# SuZex Fig.1. $$y\!=\!\mathrm{SuSex}(x)~$$, thick blue line, and $$y\!=\!\mathrm{zex}(x)\!=\!x\mathrm e^x$$, thin line Fig.2. Map $$u\!+\!\mathrm i v=\mathrm{SuZex}(x\!+\!\mathrm i y)$$

SuZex is superfunction of ArcLambertW, denoted also as zex, $$\mathrm{zex}(z)=z \exp(z)$$.

$$\!\!\!\!\!\!(1) ~ ~ ~ \mathrm{SuZex}(0)=1$$
$$\!\!\!\!\!\!(2) ~ ~ ~ \mathrm{SuZex}(z\!+\!1)=\mathrm{zex}\Big(\mathrm{SuZex}(z)\Big)$$

The explicit plot of function SuZex is shown in Figure 1 in comparison with that function zex. The Complex map of SuZex is shown in Figure 2. More detailed map is available in the article SuZex approximation.

## Definition

The first two terms of the asymptotic expansion of SuZex can be used as the definition.

Let $$~ ~\mathrm{zex}(z)\!=\!z\exp(z)$$

Let $$~ \displaystyle f(z) =\frac{-1}{z}+\frac{\ln(z)}{2z^2}$$

Let $$~ F_n(z)=\mathrm{zex}^n\big( f(z\!-\!n) \Big)$$

Let $$~ x_n$$ be real solution of equation $$F_n(x_n)=1$$.

Then, SuZex is defined with

$$\!\!\!\!\!\!(3) ~ ~ ~ \displaystyle \mathrm{SuZex}(z)= \lim_{n\rightarrow \infty} \mathrm{zex}\Big( F_n(x_n\!-\!z) \Big)$$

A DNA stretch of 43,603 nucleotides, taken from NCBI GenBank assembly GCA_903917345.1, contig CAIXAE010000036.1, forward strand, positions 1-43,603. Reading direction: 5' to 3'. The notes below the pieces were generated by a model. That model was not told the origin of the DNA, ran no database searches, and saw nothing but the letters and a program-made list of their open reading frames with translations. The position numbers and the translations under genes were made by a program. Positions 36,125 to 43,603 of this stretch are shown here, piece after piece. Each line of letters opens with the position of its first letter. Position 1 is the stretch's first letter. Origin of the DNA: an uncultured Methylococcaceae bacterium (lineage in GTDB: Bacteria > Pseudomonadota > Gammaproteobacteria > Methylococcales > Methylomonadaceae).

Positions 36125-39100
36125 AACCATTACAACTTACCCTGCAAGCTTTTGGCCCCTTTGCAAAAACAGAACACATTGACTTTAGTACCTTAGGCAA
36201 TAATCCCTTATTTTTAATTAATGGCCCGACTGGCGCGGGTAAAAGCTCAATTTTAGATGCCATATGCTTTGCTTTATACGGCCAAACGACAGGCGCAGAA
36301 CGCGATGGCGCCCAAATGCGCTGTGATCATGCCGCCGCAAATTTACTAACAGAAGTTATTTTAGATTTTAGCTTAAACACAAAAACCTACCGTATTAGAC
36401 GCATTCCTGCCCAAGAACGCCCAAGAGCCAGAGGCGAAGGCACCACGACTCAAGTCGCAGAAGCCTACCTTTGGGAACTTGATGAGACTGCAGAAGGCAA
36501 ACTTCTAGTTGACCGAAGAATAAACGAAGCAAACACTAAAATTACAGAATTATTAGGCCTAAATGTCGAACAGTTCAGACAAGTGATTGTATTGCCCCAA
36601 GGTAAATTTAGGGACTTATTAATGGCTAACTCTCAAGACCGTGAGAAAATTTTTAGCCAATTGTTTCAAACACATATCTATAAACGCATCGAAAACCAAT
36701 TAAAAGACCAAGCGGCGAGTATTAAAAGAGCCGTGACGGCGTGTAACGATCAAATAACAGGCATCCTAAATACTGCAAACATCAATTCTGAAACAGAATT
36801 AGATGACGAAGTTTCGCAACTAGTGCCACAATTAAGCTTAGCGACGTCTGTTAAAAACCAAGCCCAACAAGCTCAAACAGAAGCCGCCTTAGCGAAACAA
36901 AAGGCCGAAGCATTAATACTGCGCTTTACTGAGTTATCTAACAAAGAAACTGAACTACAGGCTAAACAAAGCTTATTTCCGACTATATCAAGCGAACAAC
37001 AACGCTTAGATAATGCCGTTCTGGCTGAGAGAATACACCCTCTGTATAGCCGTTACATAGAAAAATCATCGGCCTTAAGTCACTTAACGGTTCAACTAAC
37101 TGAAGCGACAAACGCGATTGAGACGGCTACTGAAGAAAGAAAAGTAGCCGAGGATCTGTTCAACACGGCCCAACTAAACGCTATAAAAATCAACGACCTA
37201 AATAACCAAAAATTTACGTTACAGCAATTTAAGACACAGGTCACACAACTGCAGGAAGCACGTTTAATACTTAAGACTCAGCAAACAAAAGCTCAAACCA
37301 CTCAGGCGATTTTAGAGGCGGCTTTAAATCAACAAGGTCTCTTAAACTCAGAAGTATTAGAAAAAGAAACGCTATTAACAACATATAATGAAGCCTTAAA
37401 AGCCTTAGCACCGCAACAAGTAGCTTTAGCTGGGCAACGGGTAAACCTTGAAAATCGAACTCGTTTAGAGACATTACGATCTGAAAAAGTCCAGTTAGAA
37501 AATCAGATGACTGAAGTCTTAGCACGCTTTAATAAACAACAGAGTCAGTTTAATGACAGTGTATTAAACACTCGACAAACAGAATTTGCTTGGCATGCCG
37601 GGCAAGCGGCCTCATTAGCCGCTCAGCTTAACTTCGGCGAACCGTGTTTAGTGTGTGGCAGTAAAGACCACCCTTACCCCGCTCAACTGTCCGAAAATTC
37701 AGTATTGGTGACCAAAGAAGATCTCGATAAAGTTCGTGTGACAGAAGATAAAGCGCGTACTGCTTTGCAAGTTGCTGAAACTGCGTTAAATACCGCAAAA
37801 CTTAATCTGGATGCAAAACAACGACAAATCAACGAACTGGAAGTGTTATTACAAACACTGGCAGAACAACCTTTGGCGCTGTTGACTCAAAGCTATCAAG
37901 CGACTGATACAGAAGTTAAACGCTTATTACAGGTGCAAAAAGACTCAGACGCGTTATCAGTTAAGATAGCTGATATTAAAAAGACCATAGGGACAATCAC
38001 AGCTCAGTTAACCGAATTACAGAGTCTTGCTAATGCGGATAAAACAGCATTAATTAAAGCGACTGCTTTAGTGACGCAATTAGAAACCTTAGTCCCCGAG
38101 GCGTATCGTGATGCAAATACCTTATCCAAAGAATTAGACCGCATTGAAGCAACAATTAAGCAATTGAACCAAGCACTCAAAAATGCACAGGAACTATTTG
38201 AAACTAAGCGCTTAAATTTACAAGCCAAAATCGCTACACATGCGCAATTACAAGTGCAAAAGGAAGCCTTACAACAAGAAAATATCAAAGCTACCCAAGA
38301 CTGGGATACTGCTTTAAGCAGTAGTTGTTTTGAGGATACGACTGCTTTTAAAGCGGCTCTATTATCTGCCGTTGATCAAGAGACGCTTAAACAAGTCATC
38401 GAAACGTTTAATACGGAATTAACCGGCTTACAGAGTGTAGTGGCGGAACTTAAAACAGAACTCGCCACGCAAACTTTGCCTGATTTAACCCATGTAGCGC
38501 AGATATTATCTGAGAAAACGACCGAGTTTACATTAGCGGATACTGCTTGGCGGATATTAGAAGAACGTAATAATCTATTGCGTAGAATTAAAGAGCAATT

## Behavior

SuZex decays at infinity, behaving similat to $$z\mapsto 1/z$$; but along the positive direction of the real axis it shows fast growth, similar to that of the SuperFactorial and that of tetration to base $$b>\exp^2(-1)=\exp(1/\mathrm e)$$.

## Asymptotic expansion

The asymptotic expansion of SuZex can be developed using the definition; it is described below in the Mathematica language.

### Mathematica code

Somehow, Mathematica's Series function dislikes the leading sign "-" in the argument of Log, adding some innecessary $$\pi \mathrm i$$; so, in the code below, there is Log[z] instead of Log[-z]. However, this does not affect the expansion; and Log[z] can be replaced to Log[-z] in the final expression. From this deduction, the only requirement is smportant, that at z$$\mapsto$$ z+1, the function changes Log[$$\pm$$z] $$\mapsto$$ Log[$$\pm$$ z] Log[1+1/z] with following expansion at small values 1/z. In such a way, the expansion does not depend on the leading sign of the argument in the logarithm in the expresion for $$\ell$$.

zex[z_] = z Exp[z];

Foo[z_] = -1/z + a Log[z]/z^2

Soo = Series[Foo[z+1]-zex[Foo[z]], {z,Infinity,3}]
Eoo = Coefficient[Soo,1/z^3]
Ao = Extract[Solve[Eoo==0, a], 1]
F2o[z_] = ReplaceAll[Foo[z], Ao]

F20[z_] = F2o[z] + (a Log[z]^2 + b Log[z] + c)/z^3

S2o = Series[F20[z+1] - zex[F20[z]], {z,Infinity,4}]
S20 = ReplaceAll[S2o, Log[1/z] -> -L]
E2o = Coefficient[S20, 1/z^4]
E22 = Coefficient[E2o, L^2]
A1 = Extract[Extract[Solve[E22==0, a], 1], 1]
E2A = ReplaceAll[E2o, A1]
E21 = Coefficient[E2A, L]
B1 = Extract[Extract[Solve[E21==0, b], 1], 1]
E2B = ReplaceAll[E2A, B1]
C1 = Extract[Extract[Solve[E2B==0, c], 1], 1]
F3o[z_] = ReplaceAll[F20[z], {A1, B1, C1}]

F30[z_] = F3o[z] + (a Log[z]^3 + b Log[z]^2 + c Log[z] + d)/z^4

S3o = Series[F30[z+1] - zex[F30[z]], {z, Infinity, 5}]
S30 = ReplaceAll[S3o, Log[1/z] -> -L]
E3o = Coefficient[S30, 1/z^5]
E33 = Coefficient[E3o, L^3]